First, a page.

The transparency of the decision process increased at the end of 2009 when the first AusPAR (Australian Public Assessment Report) was published. An AusPAR provides information about the evaluation of a prescription medicine and the considerations that led the TGA to approve or not approve an application. For applications that are approved, the AusPAR will generally be published no more than a month after the product has been registered on the ARTG. For an application that has been rejected, the AusPAR cannot be published until a 90 day appeal period is complete.
Regulation after registration
Applications to change conditions of registration
Once a product has been registered, the sponsor can make further applications to change the conditions of registration. Some examples of the types of change that might be applied for:
- A change in manufacturer
- An increase in shelf life
- A change in patient population (e.g. allowing children to use the medicine)
- Changing the intended use (usually adding an extra medical condition that can be treated)
Monitoring the safety of registered products
The TGA has a multi-faceted program for monitoring approved products that are on the market.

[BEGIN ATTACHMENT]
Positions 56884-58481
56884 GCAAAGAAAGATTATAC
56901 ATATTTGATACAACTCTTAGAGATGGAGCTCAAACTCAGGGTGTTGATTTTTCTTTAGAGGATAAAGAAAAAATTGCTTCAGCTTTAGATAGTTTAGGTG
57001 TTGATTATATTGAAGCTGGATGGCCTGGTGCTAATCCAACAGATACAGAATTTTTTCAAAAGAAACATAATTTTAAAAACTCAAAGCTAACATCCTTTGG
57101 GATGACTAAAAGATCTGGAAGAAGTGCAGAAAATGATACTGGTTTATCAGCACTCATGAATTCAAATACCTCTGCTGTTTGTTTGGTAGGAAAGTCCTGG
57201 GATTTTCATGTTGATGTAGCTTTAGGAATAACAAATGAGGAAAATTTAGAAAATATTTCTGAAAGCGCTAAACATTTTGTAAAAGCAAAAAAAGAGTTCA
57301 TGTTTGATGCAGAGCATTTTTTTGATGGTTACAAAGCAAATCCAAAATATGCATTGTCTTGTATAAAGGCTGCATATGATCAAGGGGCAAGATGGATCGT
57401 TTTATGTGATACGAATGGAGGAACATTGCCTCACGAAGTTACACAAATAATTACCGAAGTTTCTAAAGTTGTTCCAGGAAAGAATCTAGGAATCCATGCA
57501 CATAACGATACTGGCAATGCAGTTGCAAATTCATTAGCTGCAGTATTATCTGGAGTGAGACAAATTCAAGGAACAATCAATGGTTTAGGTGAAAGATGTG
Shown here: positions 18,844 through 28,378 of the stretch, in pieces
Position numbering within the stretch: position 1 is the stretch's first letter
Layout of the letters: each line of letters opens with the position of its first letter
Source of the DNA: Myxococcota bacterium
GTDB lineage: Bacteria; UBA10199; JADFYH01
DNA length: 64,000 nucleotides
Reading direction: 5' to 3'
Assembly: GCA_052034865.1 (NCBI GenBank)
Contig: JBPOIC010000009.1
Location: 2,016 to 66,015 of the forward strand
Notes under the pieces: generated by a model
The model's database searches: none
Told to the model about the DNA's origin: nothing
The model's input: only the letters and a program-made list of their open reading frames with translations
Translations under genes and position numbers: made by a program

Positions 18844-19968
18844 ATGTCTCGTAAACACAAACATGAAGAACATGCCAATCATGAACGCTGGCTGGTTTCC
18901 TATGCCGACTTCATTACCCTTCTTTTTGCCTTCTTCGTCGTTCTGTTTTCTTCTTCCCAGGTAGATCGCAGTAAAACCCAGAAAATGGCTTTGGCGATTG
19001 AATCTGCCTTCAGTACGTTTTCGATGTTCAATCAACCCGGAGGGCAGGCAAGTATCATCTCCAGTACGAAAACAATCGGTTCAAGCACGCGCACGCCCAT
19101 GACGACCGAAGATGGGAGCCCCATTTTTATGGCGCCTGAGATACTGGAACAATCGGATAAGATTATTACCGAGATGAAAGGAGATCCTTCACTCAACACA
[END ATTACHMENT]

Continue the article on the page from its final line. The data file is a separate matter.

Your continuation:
- A Risk Management Plan has been required since April 2009 for certain application types. This plan identifies how safety concerns will be identified and mitigated post-registration.Monitoring the safety of registered products.
- Regular post-market reports are required from sponsors.
- Sponsors are required to inform the TGA of any international concerns related to safety or efficacy.
- The TGA publishes a Medicines Safety Update in each edition of the Australian Prescriber.
- The TGA has a problem reporting system for reporting:
- Medicine deficiency or defect
- Adverse reaction to a medicine
- Random and targeted sampling of approved products is undertaken by the TGA Laboratories.
- Once a problem has been identified possible regulatory actions vary from continued monitoring to withdrawing the product from the market. Actions the TGA can take include:
- informing health care professionals and consumers about the risks of using the product
- re-assessing the benefit-risk profile
- requiring product labelling changes
- requiring design or manufacturing change
- requesting post-marketing studies
- restricting access
- recalling products
- removal of the product from the ARTG.
Access to medicines that are unregistered
There are some legal exemptions to the requirement for a prescription medicine to be registered on the ARTG. These are implemented through: